- Governor, AG differ on legality of payroll without budget
- Regular RHA meeting a quiet affair
- Funnel clouds possible through evening
- Smoking bans a breath of fresh air to some, infuriating to others
- Experts break down the SCOTUS gay marriage ruling
- Senators offer insight into population loss
- SCOTUS ruling legalizes gay marriage
- RAMP receives $10,000 grant for youth services
- Obamacare victory shows failure of Scalia’s conservative revolution
- City Market: June 26
Learn how to help save Monarch butterflies July 26-27
Learn how to invite nature to your home by including native plants in your own garden, school or business that attract butterflies, bees and birds at a program and tour of natural yards sponsored by the Rock River Valley Chapter of the Wild Ones Natural Landscaping group July 26 and 27. The tour of nine natural yards and public spaces is free.
Michael R. Jeffords, Ph.D., a retired entomologist with the Illinois Natural History Survey, will speak at 9 a.m., Saturday, July 26, at Northern Illinois University — Rockford campus, 8500 E. State St., on the topic, “Surrounding Yourself with Nature: Strategies for the Home Landscape.”
Dr. Jefford’s program will be illustrated with his photos of insects and native plants found in natural areas in Illinois and of Monarch butterflies in their winter refuge in the oyamel fir forests of central Mexico.
Dr. Jeffords is co-author with his wife, Susan Post, of a new book, Exploring Nature in Illinois: A Field Guide to the Prairie State.
The program is free to Wild Ones members; a $5 donation is requested for others.
Nine natural yards and public spaces that feature native wildflowers and other plants that the casual gardener can plant to attract birds and butterflies, including Monarchs, will be open to visit from 11 a.m. to 5 p.m., Saturday, July 26, and from 1 to 5 p.m., Sunday, July 27. The tour sites are in Rockford, Belvidere, Rockton, Roscoe and South Beloit.
Each yard and public space features activities for families along with information about ways to help Monarch butterflies by planting milkweeds and local sources where one can buy native plants. A free milkweed plant will be given to each family, while supplies last. The list of tour locations and directions to each site will be posted on the Wild Ones Rock River Valley Chapter website prior to the event at www.WildOnesRRVC.org.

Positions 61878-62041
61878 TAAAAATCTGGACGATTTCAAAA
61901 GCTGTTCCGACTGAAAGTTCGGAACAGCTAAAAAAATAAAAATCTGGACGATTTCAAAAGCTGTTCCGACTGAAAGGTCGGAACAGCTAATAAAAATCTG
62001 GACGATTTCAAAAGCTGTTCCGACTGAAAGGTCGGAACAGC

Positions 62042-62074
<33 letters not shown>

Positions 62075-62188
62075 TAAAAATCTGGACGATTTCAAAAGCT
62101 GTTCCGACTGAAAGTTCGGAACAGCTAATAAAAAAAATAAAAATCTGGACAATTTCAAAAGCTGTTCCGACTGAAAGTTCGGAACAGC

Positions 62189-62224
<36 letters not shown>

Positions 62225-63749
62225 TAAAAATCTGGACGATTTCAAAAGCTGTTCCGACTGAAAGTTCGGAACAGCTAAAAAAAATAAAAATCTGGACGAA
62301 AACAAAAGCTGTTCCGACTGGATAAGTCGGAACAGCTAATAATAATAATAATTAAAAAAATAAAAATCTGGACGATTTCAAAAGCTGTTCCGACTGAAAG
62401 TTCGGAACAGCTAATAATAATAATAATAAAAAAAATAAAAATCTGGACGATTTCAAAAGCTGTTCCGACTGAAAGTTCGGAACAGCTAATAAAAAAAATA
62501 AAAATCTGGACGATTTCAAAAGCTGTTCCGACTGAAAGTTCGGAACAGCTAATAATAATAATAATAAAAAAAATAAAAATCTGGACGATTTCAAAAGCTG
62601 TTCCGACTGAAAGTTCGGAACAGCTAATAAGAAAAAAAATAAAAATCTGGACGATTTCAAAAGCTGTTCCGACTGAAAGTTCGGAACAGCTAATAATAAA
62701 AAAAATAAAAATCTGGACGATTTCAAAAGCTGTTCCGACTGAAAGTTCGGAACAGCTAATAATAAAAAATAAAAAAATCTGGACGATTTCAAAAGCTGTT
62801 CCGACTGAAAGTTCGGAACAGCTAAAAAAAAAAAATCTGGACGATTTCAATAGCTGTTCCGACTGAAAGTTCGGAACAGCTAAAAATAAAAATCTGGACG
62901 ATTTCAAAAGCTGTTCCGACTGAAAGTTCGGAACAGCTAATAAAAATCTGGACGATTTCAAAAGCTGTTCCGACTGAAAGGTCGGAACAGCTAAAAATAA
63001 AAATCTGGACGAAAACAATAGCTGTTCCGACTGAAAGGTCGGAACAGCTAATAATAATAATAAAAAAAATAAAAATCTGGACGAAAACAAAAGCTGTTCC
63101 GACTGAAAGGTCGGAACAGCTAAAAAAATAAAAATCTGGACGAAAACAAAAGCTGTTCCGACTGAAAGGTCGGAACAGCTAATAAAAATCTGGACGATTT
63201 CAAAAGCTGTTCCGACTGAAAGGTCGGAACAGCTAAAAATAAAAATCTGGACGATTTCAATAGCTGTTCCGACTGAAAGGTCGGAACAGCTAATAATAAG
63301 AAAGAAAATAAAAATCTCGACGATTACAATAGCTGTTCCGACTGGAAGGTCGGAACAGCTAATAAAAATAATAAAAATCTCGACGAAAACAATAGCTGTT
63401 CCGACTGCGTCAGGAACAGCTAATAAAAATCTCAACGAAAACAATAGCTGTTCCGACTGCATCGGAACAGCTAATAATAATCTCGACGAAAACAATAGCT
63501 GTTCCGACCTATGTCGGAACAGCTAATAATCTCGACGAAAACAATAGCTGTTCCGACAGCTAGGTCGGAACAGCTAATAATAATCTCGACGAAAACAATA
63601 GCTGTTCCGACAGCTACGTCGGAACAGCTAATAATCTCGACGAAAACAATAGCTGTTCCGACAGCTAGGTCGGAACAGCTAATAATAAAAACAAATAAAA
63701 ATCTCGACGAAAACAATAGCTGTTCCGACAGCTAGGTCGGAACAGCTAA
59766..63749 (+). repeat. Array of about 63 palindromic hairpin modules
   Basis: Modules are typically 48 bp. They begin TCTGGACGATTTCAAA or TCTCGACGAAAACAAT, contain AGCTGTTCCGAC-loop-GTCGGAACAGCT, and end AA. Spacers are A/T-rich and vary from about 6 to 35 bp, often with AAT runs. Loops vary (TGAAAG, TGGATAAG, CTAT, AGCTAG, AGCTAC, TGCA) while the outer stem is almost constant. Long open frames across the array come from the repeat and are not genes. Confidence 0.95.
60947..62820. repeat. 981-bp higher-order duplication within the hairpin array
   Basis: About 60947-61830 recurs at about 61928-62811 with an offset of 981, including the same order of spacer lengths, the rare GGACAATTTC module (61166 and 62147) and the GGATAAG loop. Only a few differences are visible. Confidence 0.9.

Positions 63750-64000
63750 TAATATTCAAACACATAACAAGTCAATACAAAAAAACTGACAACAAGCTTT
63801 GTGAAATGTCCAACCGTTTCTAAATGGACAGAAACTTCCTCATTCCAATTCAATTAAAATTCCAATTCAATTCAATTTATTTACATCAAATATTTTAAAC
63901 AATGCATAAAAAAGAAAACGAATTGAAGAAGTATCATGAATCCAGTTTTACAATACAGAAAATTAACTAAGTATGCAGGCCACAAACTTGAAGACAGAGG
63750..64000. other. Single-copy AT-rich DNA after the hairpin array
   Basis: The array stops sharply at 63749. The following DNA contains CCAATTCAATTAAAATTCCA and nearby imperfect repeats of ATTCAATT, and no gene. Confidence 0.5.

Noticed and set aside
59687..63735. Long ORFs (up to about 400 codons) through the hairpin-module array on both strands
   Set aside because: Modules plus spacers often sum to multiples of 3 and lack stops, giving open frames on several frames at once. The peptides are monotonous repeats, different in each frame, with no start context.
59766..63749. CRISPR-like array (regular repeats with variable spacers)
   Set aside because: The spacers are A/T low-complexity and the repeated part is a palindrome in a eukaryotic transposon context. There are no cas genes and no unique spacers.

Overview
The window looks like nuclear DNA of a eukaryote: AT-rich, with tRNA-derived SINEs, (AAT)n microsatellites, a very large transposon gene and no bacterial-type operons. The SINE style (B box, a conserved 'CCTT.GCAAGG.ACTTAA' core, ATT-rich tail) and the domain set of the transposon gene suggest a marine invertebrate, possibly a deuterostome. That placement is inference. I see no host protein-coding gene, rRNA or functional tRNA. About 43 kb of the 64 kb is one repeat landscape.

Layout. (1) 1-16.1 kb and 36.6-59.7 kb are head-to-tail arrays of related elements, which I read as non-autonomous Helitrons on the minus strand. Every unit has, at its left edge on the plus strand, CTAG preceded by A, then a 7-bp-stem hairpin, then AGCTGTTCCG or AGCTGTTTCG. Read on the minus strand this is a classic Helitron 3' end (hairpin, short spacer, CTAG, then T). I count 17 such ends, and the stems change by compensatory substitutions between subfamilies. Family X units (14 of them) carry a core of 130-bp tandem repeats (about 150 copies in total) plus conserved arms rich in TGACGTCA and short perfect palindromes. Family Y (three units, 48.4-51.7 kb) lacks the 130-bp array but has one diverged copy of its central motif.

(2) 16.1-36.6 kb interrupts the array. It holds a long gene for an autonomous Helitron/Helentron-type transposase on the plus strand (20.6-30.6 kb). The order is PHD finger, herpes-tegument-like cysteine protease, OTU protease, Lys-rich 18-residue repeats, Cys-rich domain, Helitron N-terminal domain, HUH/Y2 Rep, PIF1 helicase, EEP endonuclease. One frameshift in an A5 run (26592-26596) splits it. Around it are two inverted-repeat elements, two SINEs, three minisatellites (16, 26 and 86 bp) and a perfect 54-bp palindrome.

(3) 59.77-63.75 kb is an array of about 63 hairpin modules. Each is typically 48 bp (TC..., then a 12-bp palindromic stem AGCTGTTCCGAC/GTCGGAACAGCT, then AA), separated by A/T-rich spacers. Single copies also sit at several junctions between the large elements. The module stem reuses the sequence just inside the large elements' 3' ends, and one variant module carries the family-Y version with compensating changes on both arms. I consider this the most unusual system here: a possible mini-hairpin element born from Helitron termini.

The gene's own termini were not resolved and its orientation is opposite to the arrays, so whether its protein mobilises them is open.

Wild Ones is a partner in the Monarch Joint Venture, a partnership of federal and state agencies, scientists and private conservation groups working together to protect the Monarch migration across the United States, Canada and Mexico. Monarchs migrate from their summer breeding habitat in the eastern U.S. and southern Canada an astonishing 3,000 miles to overwintering grounds in the mountains of central Mexico. One of nature’s most spectacular events, the Monarch migration is endangered in North America because of a loss of habitat in its wintering area in Mexico, pesticides and a dramatic decline in native milkweeds.
Monarch caterpillars require milkweeds to grow and develop into butterflies. In addition to the important role milkweeds play in the lives of Monarchs, they are valuable nectar sources for bees and other butterflies. Enhancing Monarch habitat along roads and highways, in yards and parks, and in natural habitats by planting milkweeds and other native species will benefit many important insects.
The Wild Ones Rock River Valley Chapter is celebrating its 20th anniversary in 2014 by hosting this public event. Sponsors include the University of Illinois Extension and Taylor Creek Restoration Nurseries in Brodhead, Wis. Wild Ones promotes the use of native plants for environmentally sound landscapes. It holds monthly programs open to the public, Show Me/Help Me yard tours, and annual native plant sales.
From the July 16-22, 2014, issue